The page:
3.     Community Connections: In a community interview with the Berlin Township Fire Chief, it was noted that, “…there is a need to create a sense of community in our community.” Rural Chapel is positioned to create “community for the community.” Rural Chapel will create a Community Connection Team of 5 persons who will be chosen by the Pastor in consultation with the Church Coach by April 1, 2016. The Community Connection Team will attend an upcoming How to Reach New People Workshop sponsored by the East Ohio Conference scheduled in conjunction with the Congregational Vitality Office.

 

Through the How to Reach New People Workshop and with the help of the Pastor and Church Coach, the Community Connection Team will create a plan that involves training members and friends to engage and interact with the community in new ministries and partnership with other groups. The team should consider possibilities such as off-site Bible studies, marketing, bridge events, and ways the church facility can be used or improved to be a connecting point for this area. The Pastor will be freed to spend at least six hours a week in the community meeting people and making connections.

 

4.     Organization and Accountability: In consultation with the Pastor, the Church Coach will lead the leaders of the church through a training on Accountable Leadership and models for streamlining church structure by September 15, 2016. At the 2016 Fall Charge Conference, this model will be presented for adoption. By January 1, 2017, this new leadership model will go into effect.

 

5.     Facilities: By August 1, 2016, the Pastor in consultation with the Church Coach will create a five person Facility Evaluation team to conduct an audit of the interiors and exteriors of buildings, grounds, and signage. They will determine what needs to be done to improve appearances to better match the high expectations of the unchurched people in this affluent area. The team will prioritize a list of needed improvements and make recommendations to the Ministry Council about how to proceed by September 15, 2016.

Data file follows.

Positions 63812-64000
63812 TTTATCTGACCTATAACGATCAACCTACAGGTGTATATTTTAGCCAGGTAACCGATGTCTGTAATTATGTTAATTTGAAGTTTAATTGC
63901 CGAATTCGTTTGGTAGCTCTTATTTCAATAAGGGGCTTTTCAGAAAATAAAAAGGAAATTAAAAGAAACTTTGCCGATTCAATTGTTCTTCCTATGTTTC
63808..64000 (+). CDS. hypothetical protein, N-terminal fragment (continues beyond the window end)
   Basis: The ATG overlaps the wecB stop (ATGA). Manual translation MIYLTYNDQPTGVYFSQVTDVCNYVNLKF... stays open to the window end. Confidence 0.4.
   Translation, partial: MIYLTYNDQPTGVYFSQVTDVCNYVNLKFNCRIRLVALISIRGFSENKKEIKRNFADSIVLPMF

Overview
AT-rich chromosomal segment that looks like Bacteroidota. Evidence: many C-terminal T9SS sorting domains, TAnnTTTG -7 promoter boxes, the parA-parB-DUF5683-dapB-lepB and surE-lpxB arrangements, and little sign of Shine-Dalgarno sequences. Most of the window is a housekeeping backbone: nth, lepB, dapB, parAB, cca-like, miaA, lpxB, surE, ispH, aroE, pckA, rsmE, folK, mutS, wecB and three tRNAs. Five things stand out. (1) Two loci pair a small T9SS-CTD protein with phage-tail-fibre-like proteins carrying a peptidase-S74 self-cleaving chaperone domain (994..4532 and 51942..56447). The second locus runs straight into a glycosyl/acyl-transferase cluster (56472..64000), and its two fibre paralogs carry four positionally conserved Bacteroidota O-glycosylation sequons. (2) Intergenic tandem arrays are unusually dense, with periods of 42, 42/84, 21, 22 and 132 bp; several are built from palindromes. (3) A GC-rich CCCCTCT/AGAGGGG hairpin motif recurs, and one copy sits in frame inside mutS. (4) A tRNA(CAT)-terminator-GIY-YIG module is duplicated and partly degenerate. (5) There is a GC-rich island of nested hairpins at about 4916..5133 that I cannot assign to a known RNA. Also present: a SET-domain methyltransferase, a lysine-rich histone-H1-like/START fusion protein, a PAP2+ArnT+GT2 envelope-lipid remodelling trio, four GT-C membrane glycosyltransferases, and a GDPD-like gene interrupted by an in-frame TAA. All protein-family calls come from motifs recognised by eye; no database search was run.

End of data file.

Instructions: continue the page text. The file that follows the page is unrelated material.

By May 30, 2017, the Facility Evaluation Team will conduct an audit to evaluate how the facility expedites or impedes the core vision of the church. The report will be shared with the church leadership by August 1, 2017.

 

CONCLUSION

We, the consulting team, want to thank you for the opportunity to serve your congregation in this manner. Our prayers and hope for your congregation is that God will use this process to help implement your mission effectively, clarify your core vision for ministry, and develop a plan to intentionally reach out, connect, influence and build new disciples for Jesus Christ.

 

Rev. Kelly Brown, Director of Congregational Vitality, Lead Consultant

Rev. Karen Oehl, District Superintendent, Mid-Ohio District

Rev. Dr. Brian Oglesbee, Pastor, Norwalk First UMC

Rev. Sue Chidley, Pastor, Flat Rock & Seybert UMC

Rev. Michael Grant, Pastor, Poland UMC

Rev. David Gilbert, Coach

Rev. Sue Antolik, Pastor, East Fairfield UMC

Mr. Rick Hatton, Lay Leader, Firelands District

 

Town Hall Meeting Dates:

Wednesday, January 27, 2016, 8:00 p.m.

Sunday, February 7, 2016, after worship

Tuesday, February 16, 2016, 6:00 p.m.

 

Charge Conference: Sunday, February 21, 2016, after worship

 

January 24
WORSHIP
January 24
SNAPSHOT